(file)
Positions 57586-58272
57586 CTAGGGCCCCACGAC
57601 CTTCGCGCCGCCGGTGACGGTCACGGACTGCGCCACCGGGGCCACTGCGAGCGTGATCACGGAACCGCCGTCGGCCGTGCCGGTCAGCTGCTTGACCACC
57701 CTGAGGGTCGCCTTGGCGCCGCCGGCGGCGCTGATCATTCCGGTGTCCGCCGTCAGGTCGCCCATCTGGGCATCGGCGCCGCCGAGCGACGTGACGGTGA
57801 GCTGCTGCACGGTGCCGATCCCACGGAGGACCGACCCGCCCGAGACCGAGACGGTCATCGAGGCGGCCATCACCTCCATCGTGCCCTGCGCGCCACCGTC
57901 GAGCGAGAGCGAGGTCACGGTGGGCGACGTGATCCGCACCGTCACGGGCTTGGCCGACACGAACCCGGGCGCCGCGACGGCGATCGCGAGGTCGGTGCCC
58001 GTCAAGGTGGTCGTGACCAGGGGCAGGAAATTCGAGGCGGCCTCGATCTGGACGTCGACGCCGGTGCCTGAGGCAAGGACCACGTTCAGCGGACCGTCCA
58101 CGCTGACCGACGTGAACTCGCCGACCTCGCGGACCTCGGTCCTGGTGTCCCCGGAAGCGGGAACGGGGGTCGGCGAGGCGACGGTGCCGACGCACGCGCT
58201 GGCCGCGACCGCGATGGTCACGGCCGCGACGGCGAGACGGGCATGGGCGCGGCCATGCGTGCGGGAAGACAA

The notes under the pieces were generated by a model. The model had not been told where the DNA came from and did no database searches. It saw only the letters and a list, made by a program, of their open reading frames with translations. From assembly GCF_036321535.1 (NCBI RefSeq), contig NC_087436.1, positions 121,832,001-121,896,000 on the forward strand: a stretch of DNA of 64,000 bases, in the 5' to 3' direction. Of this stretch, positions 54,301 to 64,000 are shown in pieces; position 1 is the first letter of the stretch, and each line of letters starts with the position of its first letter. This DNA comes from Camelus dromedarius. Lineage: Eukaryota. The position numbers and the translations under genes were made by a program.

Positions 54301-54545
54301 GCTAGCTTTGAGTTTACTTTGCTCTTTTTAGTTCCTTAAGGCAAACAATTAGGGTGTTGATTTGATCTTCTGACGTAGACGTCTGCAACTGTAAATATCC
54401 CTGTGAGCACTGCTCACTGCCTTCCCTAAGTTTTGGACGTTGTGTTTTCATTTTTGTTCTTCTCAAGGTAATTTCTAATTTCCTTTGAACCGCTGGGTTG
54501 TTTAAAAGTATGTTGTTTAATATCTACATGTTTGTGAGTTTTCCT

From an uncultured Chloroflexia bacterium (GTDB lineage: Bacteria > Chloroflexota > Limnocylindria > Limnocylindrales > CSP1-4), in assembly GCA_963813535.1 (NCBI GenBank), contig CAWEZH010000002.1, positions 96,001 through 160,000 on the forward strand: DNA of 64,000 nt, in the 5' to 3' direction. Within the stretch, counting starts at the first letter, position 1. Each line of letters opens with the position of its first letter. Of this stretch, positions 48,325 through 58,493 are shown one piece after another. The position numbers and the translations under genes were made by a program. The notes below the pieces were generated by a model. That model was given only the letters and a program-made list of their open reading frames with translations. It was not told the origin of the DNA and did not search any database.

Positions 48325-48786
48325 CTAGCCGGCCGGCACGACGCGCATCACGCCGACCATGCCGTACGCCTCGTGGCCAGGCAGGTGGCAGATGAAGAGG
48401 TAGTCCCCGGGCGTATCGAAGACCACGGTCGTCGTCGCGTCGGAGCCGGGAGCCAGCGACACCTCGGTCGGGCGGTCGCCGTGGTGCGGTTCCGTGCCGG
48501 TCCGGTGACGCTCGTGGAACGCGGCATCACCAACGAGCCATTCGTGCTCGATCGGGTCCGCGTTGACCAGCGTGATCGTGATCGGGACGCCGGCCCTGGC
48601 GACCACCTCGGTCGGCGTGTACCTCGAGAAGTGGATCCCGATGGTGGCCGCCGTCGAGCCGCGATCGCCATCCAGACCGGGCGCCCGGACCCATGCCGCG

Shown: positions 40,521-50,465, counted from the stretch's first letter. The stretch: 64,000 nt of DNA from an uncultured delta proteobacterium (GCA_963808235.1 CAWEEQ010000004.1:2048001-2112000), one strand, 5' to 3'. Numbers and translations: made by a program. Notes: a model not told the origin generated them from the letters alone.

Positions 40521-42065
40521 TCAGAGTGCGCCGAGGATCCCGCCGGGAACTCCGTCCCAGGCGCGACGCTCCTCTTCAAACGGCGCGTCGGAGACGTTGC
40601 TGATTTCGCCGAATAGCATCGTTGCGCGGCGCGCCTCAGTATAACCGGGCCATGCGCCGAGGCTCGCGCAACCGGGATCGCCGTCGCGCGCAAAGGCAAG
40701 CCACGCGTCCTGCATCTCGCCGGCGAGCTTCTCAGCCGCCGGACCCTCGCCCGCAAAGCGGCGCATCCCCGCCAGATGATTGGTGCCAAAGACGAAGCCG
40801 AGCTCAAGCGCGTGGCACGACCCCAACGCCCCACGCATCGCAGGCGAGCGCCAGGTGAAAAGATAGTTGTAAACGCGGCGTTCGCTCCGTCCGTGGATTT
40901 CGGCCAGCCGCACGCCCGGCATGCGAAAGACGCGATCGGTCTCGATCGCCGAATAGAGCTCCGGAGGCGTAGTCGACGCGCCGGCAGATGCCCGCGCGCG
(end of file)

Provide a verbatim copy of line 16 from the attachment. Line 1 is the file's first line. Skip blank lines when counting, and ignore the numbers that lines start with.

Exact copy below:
Positions 48325-48786